Although natural gas remains the primary source of the Northern Territory’s electricity generation, renewables will continue to be integrated as the government seeks to reach its target of 50% renewables for electricity generation by 2030.

We support this renewables growth. Renewables will be a central pillar of meeting our energy and climate goals. As the gas industry, we believe it’s all shoulders to the wheel to get to net zero. Many of our members are already integrated energy companies, having invested billions in technologies like solar and wind power.

The cleaner energy future will be a partnership of natural gas supporting and stabilising sources like wind, solar and hydro energy. As the Federal Resources Minister Madeleine King said recently, gas is the “natural ally” of renewables.

This is not just a political conclusion. It has been repeatedly confirmed by energy authorities like the International Energy Agency and, closer to home, the Australian Energy Market Operator in its recent Integrated System Plan.

Citing the mid-2040s as a time when gas would back up electricity largely powered by renewable generation after the retirement of coal-fired power, AEMO said gas would still be required during periods of high renewable output at times of peak demand, just after sunset and during the night to cover wind variability.

The ability to use natural gas when there is insufficient renewable energy available will be crucial to ensuring Territorians maintain reliable and secure energy.

There is no absence of scientific – and practical – evidence to support this critical role. From the former Chief Scientist to the IEA to the South Australian experience, it is undeniable that our industry can – and is– the key to more effective renewable uptake.

Russia’s invasion of Ukraine has highlighted just how important this is, with countries resorting to coal because they don’t have a secure gas supply.

The industry has a long and enduring commitment to Australia and to continuing to deliver energy security domestically and in our region. We have announced over $20 billion of new investments in supply nationally in the past two years. We stand ready to invest more but we need certainty and the investment policy settings must be right.

It is timely to reinforce that while the world confronts a global energy crisis, our members remain committed to their domestic obligations. Importantly, we can do both – we can meet our local commitments as we have also done, we can responsibly develop new supply and we can maintain the confidence and support of international investors who have underpinned our extraordinary efforts for so many decades.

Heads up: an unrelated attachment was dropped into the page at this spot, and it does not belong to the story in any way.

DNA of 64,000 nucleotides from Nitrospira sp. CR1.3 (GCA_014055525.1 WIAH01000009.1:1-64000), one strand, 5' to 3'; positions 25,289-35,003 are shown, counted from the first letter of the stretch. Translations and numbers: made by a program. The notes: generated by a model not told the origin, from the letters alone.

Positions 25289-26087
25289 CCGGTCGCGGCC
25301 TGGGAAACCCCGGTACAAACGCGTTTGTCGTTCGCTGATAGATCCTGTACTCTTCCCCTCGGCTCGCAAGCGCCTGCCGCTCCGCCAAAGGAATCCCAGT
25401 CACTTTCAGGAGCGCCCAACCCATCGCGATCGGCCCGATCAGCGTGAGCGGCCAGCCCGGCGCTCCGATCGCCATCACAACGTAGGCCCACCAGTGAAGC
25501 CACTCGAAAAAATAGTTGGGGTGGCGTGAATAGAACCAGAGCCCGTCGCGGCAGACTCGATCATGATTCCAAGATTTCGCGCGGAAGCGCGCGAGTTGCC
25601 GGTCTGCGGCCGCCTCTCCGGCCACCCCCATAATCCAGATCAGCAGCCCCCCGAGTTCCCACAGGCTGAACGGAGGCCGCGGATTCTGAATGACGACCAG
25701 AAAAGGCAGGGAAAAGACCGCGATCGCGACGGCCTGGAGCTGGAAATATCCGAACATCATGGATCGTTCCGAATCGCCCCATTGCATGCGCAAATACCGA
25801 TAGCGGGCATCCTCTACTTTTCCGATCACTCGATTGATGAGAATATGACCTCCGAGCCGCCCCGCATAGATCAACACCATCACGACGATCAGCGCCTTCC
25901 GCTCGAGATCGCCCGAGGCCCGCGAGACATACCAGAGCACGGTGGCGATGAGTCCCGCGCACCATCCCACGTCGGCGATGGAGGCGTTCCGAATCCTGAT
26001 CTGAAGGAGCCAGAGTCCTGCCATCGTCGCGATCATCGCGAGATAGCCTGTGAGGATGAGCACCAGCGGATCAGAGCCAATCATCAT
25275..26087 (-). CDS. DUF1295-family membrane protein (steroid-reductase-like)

The third way the oil and gas industry is decarbonising is by investing billions in emissions reduction technologies and cleaner fuels – from carbon capture and storage to hydrogen, as well as renewable energy projects.

This is another area where we have a global competitive advantage. We have this head start in a new cleaner energy sector because of our technical expertise and knowledge, established trade pathways, ability to work at scale, understanding of geology, and access to existing pipeline and storage infrastructure.

The Territory, in particular, has an opportunity to play a big part in this and to become a world-leader in low emissions energy – an opportunity that was reinforced by Minister King’s announcement today awarding the INPEX-led Bonaparte CCS Assessment Joint Venture acreage in the Petrel Sub-Basin.

The growing and important role that CCS is playing in decarbonisation is well-recognised by the international energy community, and one that I am particularly familiar with.

Just a few weeks ago, I concluded my role in Paris with the International Energy Agency as the Head of Carbon Capture Utilisation and Storage (CCUS).

The IEA is just one of the many institutions that recognises tools like CCUS are crucial to reaching net zero greenhouse gas emissions by 2050.

CCUS is a proven technology that the oil and gas industry has been using for 50 years; over the next decade there will be many more CCUS projects in Australia; and the oil and gas industry will play a central role given our expertise in geological storage and large infrastructure projects. We have the subsurface expertise, the geologists and reservoir engineers that can support the safe development of these storage sites.